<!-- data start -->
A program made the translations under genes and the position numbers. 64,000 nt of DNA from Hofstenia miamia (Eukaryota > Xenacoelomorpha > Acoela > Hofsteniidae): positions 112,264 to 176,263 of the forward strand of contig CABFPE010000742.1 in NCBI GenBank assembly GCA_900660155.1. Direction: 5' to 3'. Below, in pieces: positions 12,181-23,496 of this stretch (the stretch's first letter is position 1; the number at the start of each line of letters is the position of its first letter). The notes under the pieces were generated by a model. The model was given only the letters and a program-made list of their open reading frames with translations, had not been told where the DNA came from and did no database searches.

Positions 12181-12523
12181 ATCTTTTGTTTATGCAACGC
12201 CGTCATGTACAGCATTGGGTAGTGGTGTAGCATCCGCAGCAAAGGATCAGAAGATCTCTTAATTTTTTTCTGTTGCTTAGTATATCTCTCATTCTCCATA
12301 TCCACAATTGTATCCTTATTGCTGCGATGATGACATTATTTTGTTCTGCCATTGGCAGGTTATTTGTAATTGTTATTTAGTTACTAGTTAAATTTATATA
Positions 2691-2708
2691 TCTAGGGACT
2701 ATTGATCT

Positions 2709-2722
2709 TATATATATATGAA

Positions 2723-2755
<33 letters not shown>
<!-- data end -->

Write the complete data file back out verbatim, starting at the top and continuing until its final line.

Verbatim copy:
A program made the translations under genes and the position numbers. 64,000 nt of DNA from Hofstenia miamia (Eukaryota > Xenacoelomorpha > Acoela > Hofsteniidae): positions 112,264 to 176,263 of the forward strand of contig CABFPE010000742.1 in NCBI GenBank assembly GCA_900660155.1. Direction: 5' to 3'. Below, in pieces: positions 12,181-23,496 of this stretch (the stretch's first letter is position 1; the number at the start of each line of letters is the position of its first letter). The notes under the pieces were generated by a model. The model was given only the letters and a program-made list of their open reading frames with translations, had not been told where the DNA came from and did no database searches.

Positions 12181-12523
12181 ATCTTTTGTTTATGCAACGC
12201 CGTCATGTACAGCATTGGGTAGTGGTGTAGCATCCGCAGCAAAGGATCAGAAGATCTCTTAATTTTTTTCTGTTGCTTAGTATATCTCTCATTCTCCATA
12301 TCCACAATTGTATCCTTATTGCTGCGATGATGACATTATTTTGTTCTGCCATTGGCAGGTTATTTGTAATTGTTATTTAGTTACTAGTTAAATTTATATA
Positions 2691-2708
2691 TCTAGGGACT
2701 ATTGATCT

Positions 2709-2722
2709 TATATATATATGAA

Positions 2723-2755
<33 letters not shown>